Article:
J. Brian Anderson

technology. venture. learning. together.

- 13 - Why I went back to school for an MBA

I had been contemplating going to graduate school for about 5 years waiting for a right time, thinking about how, when, and where I would go to get my MBA.  Not to mention the existential question of what I expected to get out of the experience.  I admit, it was a tough decision with all that has been said about reasons not to go, I don't disagree with much of what those smart people have said, (for example link).  It's expensive, it can be overly academic and rarely even non-practical.  What's more, there is a huge opportunity cost in treasure and time.  Something that isn't often acknowledged is that most b-school programs have a decided educational bias toward management in large corporate organizations which may or may not fit with your long-term objectives.  


On the other hand there is well-studied, quantifiable value in going to a top tier school.  Great programs provide a breadth and depth of knowledge in every area of business; yes...  finance, marketing, operations, quant, accounting, strategy, legal, economics etc. (see the Kelley Core). You're surrounded by brilliant, hard working, A-type personalities that often bring out the best in you and your peers.  And if it's important to you, or you're switching careers, top programs have companies recruiting hard for their graduates, searching for the best and brightest to fill their ranks as managers and eventually be executives of the future.  But one of most important opportunities a full-time program gives its students is the opportunity to steep in subject matter, to soak up what you don't know and to take your time to fully absorb what you need.


All that aside I have reasons I'd like to articulate as to why it was right choice for me then and now.

  1. The Business Analytics major within the MBA offered at Kelley School of Business.  Specialization is powerful, this point was no more hammered home than at the Innovate Indiana Fund where the majority of our funding was and is geared towards data driven startups.  Most young companies either sell, distribute, aggregate or analyze data as a part of their core business.  Yet even in those savvy businesses questions about how to monetize and use their data are very frequently asked.  What do we do with the data we collect? How do we synthesize that data to make better product, cash, and customer decisions?  Where and how do we even begin to analyzing what we have?  With my econometrics background I knew how to frame these questions but my hope is that my focus within this program will even better arm me with a more relevant tool set and programmatic knowledge to aid me in answering these pressing questions.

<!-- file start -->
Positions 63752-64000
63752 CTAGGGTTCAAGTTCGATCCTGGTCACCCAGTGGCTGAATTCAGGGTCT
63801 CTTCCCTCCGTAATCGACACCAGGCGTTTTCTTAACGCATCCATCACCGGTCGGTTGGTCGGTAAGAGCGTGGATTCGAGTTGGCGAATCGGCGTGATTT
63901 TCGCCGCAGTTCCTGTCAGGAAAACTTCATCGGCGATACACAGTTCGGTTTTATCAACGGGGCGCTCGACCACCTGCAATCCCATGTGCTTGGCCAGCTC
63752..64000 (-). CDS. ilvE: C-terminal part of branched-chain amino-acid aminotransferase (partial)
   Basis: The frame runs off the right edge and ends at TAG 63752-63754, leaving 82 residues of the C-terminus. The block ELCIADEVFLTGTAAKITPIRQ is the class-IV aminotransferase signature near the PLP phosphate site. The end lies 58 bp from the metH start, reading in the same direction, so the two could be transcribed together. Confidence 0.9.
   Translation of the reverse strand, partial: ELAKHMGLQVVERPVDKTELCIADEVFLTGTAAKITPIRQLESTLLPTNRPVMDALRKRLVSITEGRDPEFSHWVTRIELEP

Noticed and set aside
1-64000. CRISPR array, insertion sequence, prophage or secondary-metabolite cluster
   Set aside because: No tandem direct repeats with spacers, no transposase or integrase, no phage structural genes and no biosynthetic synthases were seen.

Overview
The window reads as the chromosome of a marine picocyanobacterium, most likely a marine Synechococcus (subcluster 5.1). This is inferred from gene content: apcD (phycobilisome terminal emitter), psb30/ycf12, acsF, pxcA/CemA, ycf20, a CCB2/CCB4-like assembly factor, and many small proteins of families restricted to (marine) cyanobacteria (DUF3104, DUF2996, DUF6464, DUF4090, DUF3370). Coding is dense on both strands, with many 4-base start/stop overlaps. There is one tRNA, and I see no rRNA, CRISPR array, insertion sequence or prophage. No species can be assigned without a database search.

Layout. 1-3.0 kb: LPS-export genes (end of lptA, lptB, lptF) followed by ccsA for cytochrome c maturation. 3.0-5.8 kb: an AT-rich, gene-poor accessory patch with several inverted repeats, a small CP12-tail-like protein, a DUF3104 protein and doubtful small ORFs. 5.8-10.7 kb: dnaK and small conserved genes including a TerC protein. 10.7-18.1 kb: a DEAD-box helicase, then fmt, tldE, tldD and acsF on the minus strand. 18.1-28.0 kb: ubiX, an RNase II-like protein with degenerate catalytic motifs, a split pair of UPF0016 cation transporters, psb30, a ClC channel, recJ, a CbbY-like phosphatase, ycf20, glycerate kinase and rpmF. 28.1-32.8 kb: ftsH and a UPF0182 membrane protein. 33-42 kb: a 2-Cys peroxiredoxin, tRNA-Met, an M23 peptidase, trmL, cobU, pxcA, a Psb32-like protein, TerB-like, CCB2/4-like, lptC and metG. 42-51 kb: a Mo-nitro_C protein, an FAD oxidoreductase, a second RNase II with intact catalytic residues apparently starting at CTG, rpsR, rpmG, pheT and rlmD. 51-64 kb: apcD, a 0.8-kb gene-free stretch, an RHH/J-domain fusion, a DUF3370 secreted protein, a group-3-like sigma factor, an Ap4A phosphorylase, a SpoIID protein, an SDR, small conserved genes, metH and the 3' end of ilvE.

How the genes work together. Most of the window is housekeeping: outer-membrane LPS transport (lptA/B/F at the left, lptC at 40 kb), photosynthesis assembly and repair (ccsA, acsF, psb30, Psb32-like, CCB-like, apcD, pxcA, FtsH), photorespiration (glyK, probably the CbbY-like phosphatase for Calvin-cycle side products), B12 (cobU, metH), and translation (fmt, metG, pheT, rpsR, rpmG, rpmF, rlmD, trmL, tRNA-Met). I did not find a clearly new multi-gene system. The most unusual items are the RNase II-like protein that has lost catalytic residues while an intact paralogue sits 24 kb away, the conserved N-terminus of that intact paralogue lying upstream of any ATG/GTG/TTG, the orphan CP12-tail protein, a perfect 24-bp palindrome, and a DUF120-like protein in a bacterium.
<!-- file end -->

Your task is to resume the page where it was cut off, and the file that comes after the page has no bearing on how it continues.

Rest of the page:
2. I can continue to work with the great entrepreneurs at the Innovate Indiana Fund that I'm working with today.  I can reasonably justify stepping back to pursue this curious, challenging, and enjoyable endeavor in part because I get to continue working with the fund, people, and entrepreneurs I am today.  This means cultivating new deals, helping entrepreneurs as I did before, and engaging with new communities more fully than I was once able to.
  3. Intellectual pursuit.  While it could have been possible to continue working full-time while completing a graduate program part-time, I didn't want to short change the relationships I could build and the intellectual freedom I might pursue while pursuing my MBA full-time. For many this full-time pursuit is not practical and doesn't represent the most financially prudent decision, but for me it was doable.  


In conclusion, for all the years that I have done well (or in some cases, not) and for all the good and even great companies and people I've had the opportunity to work with, I can do and be better.  During countless meetings with talented entrepreneurs, technologists, and companies, I've always been challenged by my peers to be better and consistently asked them to be better as well.  To strive for more, to learn faster, to set achievable and stretch goals alike.  My pursuit of an MBA was my opportunity to heed my own request, to take some of my own medicine, to work harder, learn more, and genuflect at the altar of knowledge.   I am grateful for the experience, skills, and wisdom.

That is all for now.  




[ Of course everyone has reasons for revising history to fit an agenda, to build a narrative that promulgates a story they would like others to believe, but I've truly enjoyed and gained much from my time at the full-time MBA program at KSB. ] 

[ ... and when I'm finished the program I'll be posting a full post-mortem on the experience, the good, the bad, and the ugly. ]

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